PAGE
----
Open main menu

History of Iowa From the Earliest Times to the Beginning of the Twentieth Century/4/Samuel A. Howe

SAMUEL A. HOWE, pioneer educator, was born in Vermont in 1808. He early removed to Ohio and engaged in teaching where John Sherman and William T. Sherman were among his pupils. He resolved to secure a liberal education and defrayed the greater part of his expenses through Athens University by work about the institution. After completing his literary studies he turned his attention to law, but soon abandoned this and began teaching. He established a reputation as an educator and inspirer of youth, as we find General Sherman saying on his march to the sea:

“Professor Howe I consider to be the best teacher in the United States. I am more indebted to him for my start in life than to any other man in America.”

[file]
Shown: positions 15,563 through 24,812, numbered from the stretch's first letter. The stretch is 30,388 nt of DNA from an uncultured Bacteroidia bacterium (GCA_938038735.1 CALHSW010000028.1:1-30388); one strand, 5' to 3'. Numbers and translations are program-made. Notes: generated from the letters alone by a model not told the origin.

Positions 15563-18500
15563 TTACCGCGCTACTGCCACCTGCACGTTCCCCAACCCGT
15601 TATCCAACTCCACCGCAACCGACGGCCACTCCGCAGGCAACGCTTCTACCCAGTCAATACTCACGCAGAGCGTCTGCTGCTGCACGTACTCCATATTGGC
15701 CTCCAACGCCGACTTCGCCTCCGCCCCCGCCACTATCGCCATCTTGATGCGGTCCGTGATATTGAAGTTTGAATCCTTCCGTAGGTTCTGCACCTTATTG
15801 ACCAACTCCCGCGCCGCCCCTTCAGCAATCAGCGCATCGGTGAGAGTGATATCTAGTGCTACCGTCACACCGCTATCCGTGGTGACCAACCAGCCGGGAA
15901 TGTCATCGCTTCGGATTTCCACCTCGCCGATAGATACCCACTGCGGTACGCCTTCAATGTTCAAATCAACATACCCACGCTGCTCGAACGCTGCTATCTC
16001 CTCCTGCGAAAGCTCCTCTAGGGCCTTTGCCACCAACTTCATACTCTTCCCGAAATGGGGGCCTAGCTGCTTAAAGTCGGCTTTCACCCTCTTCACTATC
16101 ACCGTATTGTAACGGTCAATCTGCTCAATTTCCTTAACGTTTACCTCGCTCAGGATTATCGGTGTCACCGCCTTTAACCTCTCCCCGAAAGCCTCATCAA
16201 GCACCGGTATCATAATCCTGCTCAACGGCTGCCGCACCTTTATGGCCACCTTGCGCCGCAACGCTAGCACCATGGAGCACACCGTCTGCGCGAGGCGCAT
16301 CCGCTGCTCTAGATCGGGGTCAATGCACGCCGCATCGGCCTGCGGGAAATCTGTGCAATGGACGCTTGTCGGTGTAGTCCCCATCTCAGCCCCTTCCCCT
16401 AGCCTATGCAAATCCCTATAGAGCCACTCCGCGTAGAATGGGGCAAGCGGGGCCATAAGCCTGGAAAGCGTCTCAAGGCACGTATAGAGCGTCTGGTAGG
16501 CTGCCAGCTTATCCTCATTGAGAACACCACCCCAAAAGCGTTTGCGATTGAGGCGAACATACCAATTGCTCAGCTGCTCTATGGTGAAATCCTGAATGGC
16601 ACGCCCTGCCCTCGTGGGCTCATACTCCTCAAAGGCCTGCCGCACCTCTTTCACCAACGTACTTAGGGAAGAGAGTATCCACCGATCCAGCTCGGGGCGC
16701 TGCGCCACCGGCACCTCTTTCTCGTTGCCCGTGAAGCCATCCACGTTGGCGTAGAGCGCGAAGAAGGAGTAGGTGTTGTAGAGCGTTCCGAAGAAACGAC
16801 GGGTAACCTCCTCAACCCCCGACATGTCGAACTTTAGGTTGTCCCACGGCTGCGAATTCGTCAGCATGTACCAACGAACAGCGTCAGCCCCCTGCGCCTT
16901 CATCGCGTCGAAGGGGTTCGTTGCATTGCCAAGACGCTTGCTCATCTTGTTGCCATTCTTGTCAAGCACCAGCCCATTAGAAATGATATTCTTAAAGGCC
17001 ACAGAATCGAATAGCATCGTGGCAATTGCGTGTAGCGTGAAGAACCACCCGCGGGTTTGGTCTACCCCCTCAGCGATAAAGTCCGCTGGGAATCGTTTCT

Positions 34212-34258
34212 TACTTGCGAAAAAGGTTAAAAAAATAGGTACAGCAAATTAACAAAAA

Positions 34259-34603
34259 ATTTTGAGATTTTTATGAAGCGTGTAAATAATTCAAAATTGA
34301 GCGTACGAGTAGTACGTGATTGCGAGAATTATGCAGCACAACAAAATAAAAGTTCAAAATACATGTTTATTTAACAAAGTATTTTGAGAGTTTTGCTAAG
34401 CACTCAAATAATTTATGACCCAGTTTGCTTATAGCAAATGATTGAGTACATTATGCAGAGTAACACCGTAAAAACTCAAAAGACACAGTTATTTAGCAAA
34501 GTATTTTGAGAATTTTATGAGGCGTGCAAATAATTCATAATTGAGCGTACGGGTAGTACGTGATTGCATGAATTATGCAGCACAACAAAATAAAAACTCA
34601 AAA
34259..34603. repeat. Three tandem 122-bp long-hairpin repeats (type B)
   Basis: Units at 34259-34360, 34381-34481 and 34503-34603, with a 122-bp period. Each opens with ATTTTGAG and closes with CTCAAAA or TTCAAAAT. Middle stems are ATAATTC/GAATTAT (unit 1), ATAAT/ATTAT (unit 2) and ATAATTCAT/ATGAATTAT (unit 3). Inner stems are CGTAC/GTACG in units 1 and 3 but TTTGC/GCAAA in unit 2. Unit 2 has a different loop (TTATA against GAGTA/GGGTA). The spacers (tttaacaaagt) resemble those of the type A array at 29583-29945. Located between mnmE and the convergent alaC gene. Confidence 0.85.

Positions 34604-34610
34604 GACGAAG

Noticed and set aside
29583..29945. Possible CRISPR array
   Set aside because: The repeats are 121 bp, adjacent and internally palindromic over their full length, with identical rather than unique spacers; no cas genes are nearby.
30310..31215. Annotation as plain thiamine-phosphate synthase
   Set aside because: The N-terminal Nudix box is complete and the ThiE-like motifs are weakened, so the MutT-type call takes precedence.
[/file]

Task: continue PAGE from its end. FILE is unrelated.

Ex-Governor Alvin Saunders of Nebraska wrote to Mr. Howe's son: “It is to the kindness of your father that I am indebted for much of the success of my life.” In 1841 Professor Howe removed to Iowa and located near Mount Pleasant, teaching in a log school-house the following winter. In 1843 he removed his school to Mount Pleasant and there being no other accommodations it was located in the upper room of the old log jail. In 1844 the school was temporarily removed to the Cumberland Presbyterian church and the following year was transferred to the Academy building erected for the purpose, where it still remains, having an unbroken record of over fifty years of continuous existence, making it probably the oldest continuously operated school in the State. After the dissolution of the Whig party Professor Howe became a Free Soiler. In 1848 he became a stockholder in the only antislavery paper in the Northwest, the Iowa Freeman. During the presidential campaign of 1856 it was one of the most influential advocates of the principles of the Republican party. He was a firm believer in woman suffrage, temperance, the abolition of the death penalty and was strongly opposed to land monopoly. During his early advocacy of abolition of slavery he suffered much persecution, having property destroyed and was finally mobbed by pro-slavery ruffians on the streets of Mount Pleasant. Professor Howe defied persecution, hatred, loss of property and social ostracism and stood firmly by his principles through life. He died in Mount Pleasant, February 15, 1877.